- Kelly Young, aka @rawarrior, who shares information, encouragement, insights and experiences in dealing with her disease and health care providers on her Rheumatoid Arthritis blog
- e-Patients.net, the blog of the Society for Participatory Medicine, where many of the people mentioned in this post regularly participate
It is important to note that health care has been an area of focus for CSCW in the past. For example, there was a CSCW 2011 sesssion on health care, and other papers on health care were presented in other sessions:
- Activity Analysis — Applying Activity Theory to Analyze Complex Work in Hospitals
Jakob Bardram, Afsaneh Doryab
- Coordinating Time-Critical Work with Role-Tagging [PDF]
Aleksandra Sarcevic, Leysia Palen, Randall Burd
- Improving Communication and Social Support for Caregivers of High-Risk Infants through Mobile Technologies [PDF]
Leslie S. Liu, Sen H. Hirano, Monica Tentori, Karen G. Cheng, Sheba George, Sunyoung Park, Gillian R. Hayes
- Health Information Use in Chronic Care Cycles
- "It's not that I don't have problems, I'm just not putting them on Facebook": Challenges and Opportunities in Using Online Social Networks for Health [Scribd]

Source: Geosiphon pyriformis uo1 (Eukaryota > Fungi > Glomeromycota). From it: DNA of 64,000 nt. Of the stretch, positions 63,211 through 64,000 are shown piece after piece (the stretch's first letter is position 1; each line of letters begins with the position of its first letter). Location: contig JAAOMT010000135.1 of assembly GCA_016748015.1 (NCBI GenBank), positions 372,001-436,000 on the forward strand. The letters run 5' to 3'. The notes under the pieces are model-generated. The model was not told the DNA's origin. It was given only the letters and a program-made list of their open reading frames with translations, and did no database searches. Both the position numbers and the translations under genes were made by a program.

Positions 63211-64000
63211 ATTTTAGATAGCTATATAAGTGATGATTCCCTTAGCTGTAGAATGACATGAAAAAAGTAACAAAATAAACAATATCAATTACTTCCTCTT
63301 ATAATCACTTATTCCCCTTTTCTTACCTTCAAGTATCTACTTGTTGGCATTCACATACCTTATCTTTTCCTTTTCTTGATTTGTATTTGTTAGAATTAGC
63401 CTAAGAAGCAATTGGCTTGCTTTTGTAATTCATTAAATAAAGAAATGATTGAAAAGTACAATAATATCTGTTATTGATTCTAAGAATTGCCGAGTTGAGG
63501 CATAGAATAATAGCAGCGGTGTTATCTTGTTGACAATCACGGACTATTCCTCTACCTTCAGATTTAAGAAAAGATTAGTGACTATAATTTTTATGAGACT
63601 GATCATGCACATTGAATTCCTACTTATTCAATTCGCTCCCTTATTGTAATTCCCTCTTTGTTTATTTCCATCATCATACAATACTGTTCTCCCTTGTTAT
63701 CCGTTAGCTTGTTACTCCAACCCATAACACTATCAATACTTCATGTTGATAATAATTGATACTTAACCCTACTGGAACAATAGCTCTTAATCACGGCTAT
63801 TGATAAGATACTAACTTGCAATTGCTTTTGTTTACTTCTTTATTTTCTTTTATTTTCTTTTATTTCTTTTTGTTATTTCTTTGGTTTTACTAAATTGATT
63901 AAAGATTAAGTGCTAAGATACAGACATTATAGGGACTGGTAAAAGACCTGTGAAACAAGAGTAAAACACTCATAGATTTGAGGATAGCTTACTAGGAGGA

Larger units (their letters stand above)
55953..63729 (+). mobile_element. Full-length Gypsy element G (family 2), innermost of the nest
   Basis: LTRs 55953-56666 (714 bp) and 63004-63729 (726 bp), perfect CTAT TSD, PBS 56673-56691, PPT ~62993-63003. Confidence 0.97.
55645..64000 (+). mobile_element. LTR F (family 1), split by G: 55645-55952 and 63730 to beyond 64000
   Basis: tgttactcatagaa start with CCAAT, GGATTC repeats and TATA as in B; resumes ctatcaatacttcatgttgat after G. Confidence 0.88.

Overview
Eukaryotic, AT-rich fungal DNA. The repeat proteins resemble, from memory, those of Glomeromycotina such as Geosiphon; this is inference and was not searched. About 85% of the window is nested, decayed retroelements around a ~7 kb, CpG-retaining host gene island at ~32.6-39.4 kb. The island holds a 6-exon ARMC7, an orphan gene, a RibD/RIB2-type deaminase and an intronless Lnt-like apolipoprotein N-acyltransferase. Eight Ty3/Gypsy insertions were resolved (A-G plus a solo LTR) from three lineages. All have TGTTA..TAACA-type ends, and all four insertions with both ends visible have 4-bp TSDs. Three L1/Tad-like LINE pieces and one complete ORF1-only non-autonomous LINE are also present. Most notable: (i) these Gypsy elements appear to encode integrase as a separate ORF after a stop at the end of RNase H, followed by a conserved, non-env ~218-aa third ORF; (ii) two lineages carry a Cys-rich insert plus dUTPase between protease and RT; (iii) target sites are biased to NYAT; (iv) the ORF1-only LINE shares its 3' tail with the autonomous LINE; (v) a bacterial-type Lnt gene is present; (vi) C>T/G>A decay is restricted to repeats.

Mark Newman, Debra Lauterbach, Sean Munson, Paul Resnick, Margaret Morris
There were also a number of health care presented at CSCW 2010:
- Invisible Emotion: Information and Interaction in an Emergency Room [PDF]
Helena M. Mentis, Madhu C. Reddy, Mary Beth Rosson (The Pennsylvania State University)
- Understanding Together: Sensemaking in Collaborative Information Seeking [PDF]
Sharoda Paul, Madhu Reddy (The Pennsylvania State University)
- Why the Plan Doesn’t Hold - a Study of Situated Planning, Articulation and Coordination Work in a Surgical Ward [PDF]
Jakob Bardram (IT University of Copenhagen), Thomas Riisgaard Hansen (Cetrea A/S)
- Characteristics of Shared Health Reflections in a Local Community [PDF]
Andrea Grimes, Brian M. Landry, Rebecca E. Grinter (Georgia Institute of Technology)
There was also a CSCW 2010 workshop on CSCW Research in Health Care: Past, Present & Future with 21 papers.
My primary goal in this particular post is to increase awareness and broaden the level of participation among people designing, using and studying social media in health care. My most immediate goal is to alert prospective authors about the upcoming deadline for Papers and Notes - June 3 - which has been moved earlier this year to incorporate a revision & resubmission phase in the review process, which was partly designed to accommodate the shepherding of promising submissions by authors outside of the traditional CSCW community who have valuable insights and experiences to share.
At some later phase, I'll start instigating, connecting & evangelizing other channels of potential participation, such as posters, workshops, panels, videos, demonstrations, CSCW Horizon (a category specially designated for non-traditional CSCW) and the doctoral colloquium. For now, I would welcome any help in spreading the word about the conference - and its relevance - to the health care social media community.